Lib Dems call for more proportional parliamentary voting on English laws

Houses of Parliament

A radical change to the voting system at Westminster, entailing parliamentary bills being passed in a more proportional way, should be introduced to resolve the row over English-only laws, the Liberal Democrats will say on Friday.

In a Guardian article, the Lib Dem minister David Laws calls on the Tories to follow the example of the Labour party in setting aside “narrow partisan interest” to resolve the matter.

The intervention by Laws comes as a fresh coalition row flared up after Nick Clegg accused Theresa May of making “false and outrageous” slurs against his party. She had claimed the Lib Dems were putting children’s lives at risk by blocking surveillance legislation, known by critics as the snooper’s charter.

Speaking on his Call Clegg radio show, the deputy prime minister said it was dangerously irresponsible of May to have blamed the Lib Dems for risking lives when she promised that the Tories would revive plans to give security services and police more internet snooping powers.

“To say I’ve put children at risk is a level of misinformation I’ve not witnessed in four and a half years of this government,” Clegg said as he confirmed that he had written to the home secretary demanding an apology, warning that coalition relations were now at a low point.

The Lib Dems are also angry with the Tories following David Cameron’s apparent suggestion, after the Scottish referendum, that further powers to Holyrood would depend on ensuring that English-only law at Westminster was enacted in a fairer way.

The party said the prime minister’s statement appeared to breach the cross-party “vow”, issued during the referendum campaign by Clegg, Cameron and Ed Miliband, that further powers would be devolved to Holyrood.

Downing Street subsequently confirmed that extra powers would be granted regardless of changes on English-only votes at Westminster.

But the prime minister, who has appointed a coalition cabinet committee to draw up proposals, issued a new “vow” to the people of England in his speech to the Tory conference to resolve the “West Lothian question” (which queries Scots MPs voting on laws affecting education and health in England only while English MPs get no say north of the border).

Cameron said in his conference speech on Wednesday: “So this is my vow – English votes for English laws. The Conservatives will deliver it.”

The Lib Dems say that the Tories, who would be able to govern on their own in England on the basis of their MPs, should set aside party interest and focus on a fairer system of English legislation.

In his article Laws says that a grand committee of MPs, whose membership would be appointed in proportion to the vote share of parties at the last election, should get the power to veto draft legislation on England.

The composition of parliamentary committees is at present decided in proportion to the number of MPs elected for each party. This would give the Tories a majority on an English-only committee because they have 298 of the 533 MPs elected in England.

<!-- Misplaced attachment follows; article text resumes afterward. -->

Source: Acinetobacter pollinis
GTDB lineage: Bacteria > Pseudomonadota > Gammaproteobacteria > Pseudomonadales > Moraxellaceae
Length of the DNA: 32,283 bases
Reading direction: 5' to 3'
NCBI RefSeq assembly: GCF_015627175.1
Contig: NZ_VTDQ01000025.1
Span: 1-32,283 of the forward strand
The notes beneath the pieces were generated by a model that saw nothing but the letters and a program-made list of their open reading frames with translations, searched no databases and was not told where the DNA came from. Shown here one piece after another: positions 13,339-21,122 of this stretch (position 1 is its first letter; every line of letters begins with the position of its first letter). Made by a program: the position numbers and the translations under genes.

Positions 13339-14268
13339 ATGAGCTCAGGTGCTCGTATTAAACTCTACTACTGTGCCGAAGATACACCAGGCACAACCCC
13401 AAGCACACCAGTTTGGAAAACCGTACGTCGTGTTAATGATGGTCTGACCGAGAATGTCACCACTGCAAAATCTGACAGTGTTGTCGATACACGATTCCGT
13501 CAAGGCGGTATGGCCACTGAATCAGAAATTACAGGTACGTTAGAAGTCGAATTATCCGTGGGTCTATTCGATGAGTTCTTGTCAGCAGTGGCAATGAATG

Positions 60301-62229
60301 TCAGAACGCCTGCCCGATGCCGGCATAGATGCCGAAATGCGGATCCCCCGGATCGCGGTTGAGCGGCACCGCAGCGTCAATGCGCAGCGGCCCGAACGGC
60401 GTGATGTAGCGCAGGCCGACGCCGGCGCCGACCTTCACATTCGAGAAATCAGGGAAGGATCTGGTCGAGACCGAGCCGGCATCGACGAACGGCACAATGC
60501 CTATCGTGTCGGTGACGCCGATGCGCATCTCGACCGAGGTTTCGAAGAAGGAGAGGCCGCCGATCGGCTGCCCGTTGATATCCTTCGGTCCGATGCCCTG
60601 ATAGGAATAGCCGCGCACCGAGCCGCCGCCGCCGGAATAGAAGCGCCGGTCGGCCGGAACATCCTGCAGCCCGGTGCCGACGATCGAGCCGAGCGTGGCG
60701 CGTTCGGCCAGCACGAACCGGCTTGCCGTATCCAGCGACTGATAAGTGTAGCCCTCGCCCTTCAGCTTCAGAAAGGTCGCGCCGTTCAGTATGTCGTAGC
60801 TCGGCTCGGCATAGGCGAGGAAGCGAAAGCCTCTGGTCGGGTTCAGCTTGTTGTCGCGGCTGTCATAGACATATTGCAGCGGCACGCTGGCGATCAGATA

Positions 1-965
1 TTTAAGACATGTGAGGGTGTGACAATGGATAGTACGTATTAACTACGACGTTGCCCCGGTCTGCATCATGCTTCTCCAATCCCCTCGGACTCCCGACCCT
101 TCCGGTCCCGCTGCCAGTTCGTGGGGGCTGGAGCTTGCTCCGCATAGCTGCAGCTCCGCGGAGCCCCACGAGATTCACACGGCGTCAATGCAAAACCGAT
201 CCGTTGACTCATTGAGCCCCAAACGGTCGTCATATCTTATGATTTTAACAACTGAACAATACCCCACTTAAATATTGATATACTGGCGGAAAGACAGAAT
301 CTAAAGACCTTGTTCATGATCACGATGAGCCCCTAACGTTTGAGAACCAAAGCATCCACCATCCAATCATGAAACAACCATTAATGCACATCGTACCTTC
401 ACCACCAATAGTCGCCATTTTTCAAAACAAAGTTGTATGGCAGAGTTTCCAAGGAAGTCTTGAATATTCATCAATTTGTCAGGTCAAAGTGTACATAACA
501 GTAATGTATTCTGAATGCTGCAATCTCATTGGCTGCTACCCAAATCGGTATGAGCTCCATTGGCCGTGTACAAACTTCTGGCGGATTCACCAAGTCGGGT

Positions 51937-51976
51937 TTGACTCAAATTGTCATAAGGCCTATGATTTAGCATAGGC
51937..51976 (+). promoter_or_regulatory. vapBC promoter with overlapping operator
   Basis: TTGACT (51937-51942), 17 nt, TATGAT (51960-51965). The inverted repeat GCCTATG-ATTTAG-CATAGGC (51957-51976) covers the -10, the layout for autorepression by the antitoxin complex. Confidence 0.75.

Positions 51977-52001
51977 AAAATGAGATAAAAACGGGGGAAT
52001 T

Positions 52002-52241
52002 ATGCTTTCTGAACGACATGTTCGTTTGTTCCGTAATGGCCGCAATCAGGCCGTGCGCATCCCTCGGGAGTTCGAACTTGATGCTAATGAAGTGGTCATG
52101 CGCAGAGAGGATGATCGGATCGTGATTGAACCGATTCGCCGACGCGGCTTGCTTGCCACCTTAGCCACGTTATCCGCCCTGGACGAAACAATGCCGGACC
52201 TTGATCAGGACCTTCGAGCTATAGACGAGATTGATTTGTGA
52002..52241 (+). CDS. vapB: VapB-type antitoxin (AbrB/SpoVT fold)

The Laws plan would deprive the Tories of a majority, because they secured 39.6% of the vote in England at the 2010 election. The Lib Dems, who won 24.2% of the vote in England, could form a majority on the committee with the Tories or with Labour, which won 28.1% of the vote in England.

The Lib Dem minister says his proposal is entirely consistent with the way power was devolved in the late 1990s to Wales, Scotland and Northern Ireland, where representatives are elected on a proportional system.

Laws, who endorses Labour’s call for a constitutional convention to consider the matter, writes: “It is essential we do this in the right way. Every time Westminster has devolved powers in the past – to Scotland, Wales, Northern Ireland and even London – it has insisted that the devolved authority that wields those powers be put together on the basis of proportional representation.

“This was done not because Labour or the Conservatives have any great love for fair votes. Far from it. It was done because the architects of those devolution settlements understood that allowing one party to have an absolute majority in any new body with a mere 40% or even 35% of the vote would de-legitimise it from the start.

“What was right for Scotland, Wales, Northern Ireland and London is also right for England. Any new body charged with giving English MPs a veto over English laws but must reflect the votes cast for each party in England at the previous general election. That is the only way to ensure it truly represents English opinion and is seen as legitimate by the people of England.

“To do otherwise would be to allow for the possibility that a future coalition government, which received a majority of votes in both the UK and in England, could have its legislative agenda blocked by a party which secured little more than a third of English votes.”

Laws called on the Tories to follow the example of the Labour party. He writes: “No doubt some in the Conservative party would like to introduce a new process which gave them a significant inbuilt party advantage, based on the quirk of constituency results in England. But to do so would be to ride roughshod over the views of the many voters across England – a majority in every general election in my lifetime – who voted for parties other than the Conservative.

“It is to the last Labour government’s credit that they put aside narrow partisan interest when renewing our constitution. The Conservatives must now do the same.”

Powered by article was written by Nicholas Watt and Rowena Mason, for The Guardian on Thursday 2nd October 2014 22.47 Europe/London © Guardian News and Media Limited 2010